“However, by the end of the day today I watched some moms exchange phone numbers so they could do playdates because their kids really hit it off. I saw a grandmother invite some of the other families to her church for an activity that she’d doing this week. There was just some really nice relationship building between the families who come here, and I think that’s really special, because it gives kids the feeling that they aren’t alone. Now they can think: ‘I’m  not the only kid around here who needs counseling or needs someone in my life.’ Everybody on the trip needs counseling for one reason or another, and yet today no one could tell them that weren’t just a bunch of typical kids.”

The West Hill Family Center: Skyway’s R.A.Y.S of Sunshine

Rays 3By Marcus Harrison Green

On a typical day it can serve as a de facto community gathering hub, overloaded computer lab, hallowed sanctuary for religious revival, job center for the long term unemployed, adored romper space for toddlers, a copy/ printer/ fax depot of last resort, and a cherished Destress Zone for elders raising the twenty first century’s version of teenagers.  Of course, if you ask Morgan Wells – Director of R.A.Y’s West Hill Family Center, located in the Skyway/Westhill neighborhood – days at the center are anything but typical.

“The people who come in definitely vary on a day to day basis. They may be looking for housing, job searching, researching DSHS benefits, or wanting to take an online course, along with a myriad of other things. We want to serve as broad a part of the community as possible and throughout it all we want to make sure that we have a welcoming staff for them.” Says Wells.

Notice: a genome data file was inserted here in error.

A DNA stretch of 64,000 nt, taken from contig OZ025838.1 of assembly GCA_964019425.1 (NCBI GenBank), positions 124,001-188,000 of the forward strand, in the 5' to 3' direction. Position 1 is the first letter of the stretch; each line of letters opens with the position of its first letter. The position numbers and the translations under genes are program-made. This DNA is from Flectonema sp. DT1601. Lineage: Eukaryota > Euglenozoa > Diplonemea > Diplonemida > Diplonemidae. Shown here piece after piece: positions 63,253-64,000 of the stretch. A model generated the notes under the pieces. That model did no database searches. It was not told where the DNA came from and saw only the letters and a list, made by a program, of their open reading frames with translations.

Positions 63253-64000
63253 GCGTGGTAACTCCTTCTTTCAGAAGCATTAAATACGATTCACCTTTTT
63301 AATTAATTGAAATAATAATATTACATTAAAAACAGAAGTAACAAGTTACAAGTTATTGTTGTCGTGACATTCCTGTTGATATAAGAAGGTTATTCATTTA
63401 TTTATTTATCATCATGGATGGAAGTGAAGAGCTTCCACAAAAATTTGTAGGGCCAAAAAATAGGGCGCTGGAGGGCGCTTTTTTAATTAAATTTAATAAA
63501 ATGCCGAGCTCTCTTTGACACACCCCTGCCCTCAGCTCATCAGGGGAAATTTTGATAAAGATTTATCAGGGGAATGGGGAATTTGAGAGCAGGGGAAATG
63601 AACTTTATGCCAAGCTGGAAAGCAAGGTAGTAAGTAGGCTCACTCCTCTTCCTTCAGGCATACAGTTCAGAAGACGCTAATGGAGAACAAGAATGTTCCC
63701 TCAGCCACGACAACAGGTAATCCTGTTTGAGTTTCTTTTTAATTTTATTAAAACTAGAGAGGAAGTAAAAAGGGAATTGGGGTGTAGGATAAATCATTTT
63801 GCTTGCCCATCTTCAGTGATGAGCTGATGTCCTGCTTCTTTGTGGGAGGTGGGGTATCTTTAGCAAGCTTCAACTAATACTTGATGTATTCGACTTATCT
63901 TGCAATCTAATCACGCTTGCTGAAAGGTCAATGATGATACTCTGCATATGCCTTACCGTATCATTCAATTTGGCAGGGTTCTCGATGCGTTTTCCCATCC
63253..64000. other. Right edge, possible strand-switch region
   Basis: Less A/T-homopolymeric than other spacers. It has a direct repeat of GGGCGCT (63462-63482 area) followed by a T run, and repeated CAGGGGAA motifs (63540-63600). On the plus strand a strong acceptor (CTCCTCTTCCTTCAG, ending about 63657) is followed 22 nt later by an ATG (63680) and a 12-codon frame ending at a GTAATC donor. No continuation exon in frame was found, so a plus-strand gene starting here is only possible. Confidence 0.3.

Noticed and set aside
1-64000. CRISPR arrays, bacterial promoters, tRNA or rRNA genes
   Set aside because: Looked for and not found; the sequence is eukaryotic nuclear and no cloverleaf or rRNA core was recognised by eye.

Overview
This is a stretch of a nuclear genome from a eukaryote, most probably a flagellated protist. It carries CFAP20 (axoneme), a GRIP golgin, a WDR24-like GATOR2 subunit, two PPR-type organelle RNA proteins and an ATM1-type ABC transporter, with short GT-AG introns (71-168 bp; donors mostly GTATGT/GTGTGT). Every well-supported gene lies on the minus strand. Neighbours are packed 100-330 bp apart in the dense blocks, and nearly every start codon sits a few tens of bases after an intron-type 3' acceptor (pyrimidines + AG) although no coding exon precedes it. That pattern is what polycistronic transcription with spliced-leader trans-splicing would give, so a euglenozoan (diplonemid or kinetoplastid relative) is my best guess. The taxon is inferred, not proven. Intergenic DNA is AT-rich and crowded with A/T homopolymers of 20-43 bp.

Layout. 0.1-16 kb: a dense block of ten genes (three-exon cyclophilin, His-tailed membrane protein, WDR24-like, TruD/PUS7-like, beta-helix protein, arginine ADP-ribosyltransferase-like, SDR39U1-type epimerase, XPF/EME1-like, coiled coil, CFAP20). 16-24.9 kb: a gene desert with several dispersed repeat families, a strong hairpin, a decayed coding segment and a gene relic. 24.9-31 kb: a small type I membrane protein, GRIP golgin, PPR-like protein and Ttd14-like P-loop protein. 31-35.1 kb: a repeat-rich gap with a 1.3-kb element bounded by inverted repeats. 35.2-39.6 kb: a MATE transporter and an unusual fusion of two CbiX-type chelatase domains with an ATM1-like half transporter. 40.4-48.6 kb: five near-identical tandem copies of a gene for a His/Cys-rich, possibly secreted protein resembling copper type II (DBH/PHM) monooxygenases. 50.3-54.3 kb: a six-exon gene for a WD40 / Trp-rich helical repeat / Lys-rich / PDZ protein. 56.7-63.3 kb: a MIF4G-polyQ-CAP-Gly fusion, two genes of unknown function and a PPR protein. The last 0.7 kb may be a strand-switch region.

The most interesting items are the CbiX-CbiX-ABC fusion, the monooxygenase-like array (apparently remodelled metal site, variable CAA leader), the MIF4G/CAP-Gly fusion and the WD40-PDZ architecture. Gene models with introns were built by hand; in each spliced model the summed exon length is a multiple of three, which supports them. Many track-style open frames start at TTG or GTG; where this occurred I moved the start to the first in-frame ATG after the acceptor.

The multifaceted West Hill Family Center – equipped with a computer room, conference meeting suite, children’s play area and a staff of five full time employees, in addition to two interns-  has been one of the Skyway area’s most venerable institutions, serving its residents for the past twenty years. Not a small feat when you consider – with a few notable exceptions- that during the same period the life cycle of most  businesses and organizations in the area have approximated that of the Mayfly.

Wells points to the unqualified support the center has received from the community as the main reason for its continued endurance. “This place is very much community run  and community owned.  Many times, when staff are away or sick, community members will just take the initiative to fill in for them, answering phones, helping people find resources, fixing computer problems, and keeping the building safe. It’s really them who have kept the Center thriving and helped us to avoid the pitfalls of many other organizations.”

To many of the area’s residents, the support has been both mutual and sorely needed, as Skyway- though falling within the Seattle city limits, and maintaining a Seattle address – is technically an unincorporated portion of King County, effectively meaning it lacks availability to the funding and resources that the rest of the city has access to.

As a result, the center has stepped in, during times both good and bad, to serve thousands upon thousands of the area’s residents. In several cases it has functioned as the last line of defense between them and destitution, both physical and mental. “If it wasn’t for the center I’d be homeless or worse right now. I really don’t even want to think about it!” one patron attested to as she used the center’s dual copier/fax machine to send her resume to a prospective employer.